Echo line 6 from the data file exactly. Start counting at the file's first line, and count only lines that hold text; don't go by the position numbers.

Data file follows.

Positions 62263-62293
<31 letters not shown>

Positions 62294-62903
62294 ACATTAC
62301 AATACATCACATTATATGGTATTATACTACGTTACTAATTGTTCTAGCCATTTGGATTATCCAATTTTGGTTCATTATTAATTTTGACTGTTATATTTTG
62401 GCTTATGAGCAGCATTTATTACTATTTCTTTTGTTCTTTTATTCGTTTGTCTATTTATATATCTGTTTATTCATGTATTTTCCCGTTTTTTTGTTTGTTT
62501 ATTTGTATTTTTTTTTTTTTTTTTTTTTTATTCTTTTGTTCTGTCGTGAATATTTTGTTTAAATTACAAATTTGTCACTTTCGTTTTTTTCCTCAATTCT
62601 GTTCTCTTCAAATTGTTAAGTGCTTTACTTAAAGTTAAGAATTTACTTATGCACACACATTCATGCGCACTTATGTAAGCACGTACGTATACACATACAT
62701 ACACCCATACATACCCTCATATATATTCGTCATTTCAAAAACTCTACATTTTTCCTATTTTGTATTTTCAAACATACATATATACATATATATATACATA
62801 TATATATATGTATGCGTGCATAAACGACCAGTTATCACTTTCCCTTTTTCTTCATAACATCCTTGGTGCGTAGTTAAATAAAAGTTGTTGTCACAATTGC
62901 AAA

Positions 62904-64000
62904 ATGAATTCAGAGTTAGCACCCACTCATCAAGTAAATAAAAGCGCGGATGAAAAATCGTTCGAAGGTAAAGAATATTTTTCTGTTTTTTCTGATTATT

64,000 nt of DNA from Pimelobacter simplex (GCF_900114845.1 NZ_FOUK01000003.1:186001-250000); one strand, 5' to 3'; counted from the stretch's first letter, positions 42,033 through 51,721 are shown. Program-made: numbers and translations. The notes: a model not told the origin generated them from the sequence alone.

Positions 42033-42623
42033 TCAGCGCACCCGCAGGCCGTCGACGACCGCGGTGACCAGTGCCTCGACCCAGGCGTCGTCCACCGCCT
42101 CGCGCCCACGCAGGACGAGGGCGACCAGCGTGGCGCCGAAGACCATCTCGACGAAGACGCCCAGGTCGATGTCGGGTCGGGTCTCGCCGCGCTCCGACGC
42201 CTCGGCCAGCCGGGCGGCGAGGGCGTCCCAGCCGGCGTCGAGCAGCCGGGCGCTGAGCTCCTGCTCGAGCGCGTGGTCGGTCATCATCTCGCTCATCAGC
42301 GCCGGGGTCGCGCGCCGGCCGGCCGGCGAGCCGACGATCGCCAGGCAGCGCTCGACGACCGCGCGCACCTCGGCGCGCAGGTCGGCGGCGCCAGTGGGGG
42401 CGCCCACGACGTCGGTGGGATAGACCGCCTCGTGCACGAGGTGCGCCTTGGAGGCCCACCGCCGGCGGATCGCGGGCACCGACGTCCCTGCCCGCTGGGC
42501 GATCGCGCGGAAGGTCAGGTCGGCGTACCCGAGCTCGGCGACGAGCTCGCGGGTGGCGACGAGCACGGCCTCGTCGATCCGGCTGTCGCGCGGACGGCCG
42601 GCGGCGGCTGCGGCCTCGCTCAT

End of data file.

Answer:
62401 GCTTATGAGCAGCATTTATTACTATTTCTTTTGTTCTTTTATTCGTTTGTCTATTTATATATCTGTTTATTCATGTATTTTCCCGTTTTTTTGTTTGTTT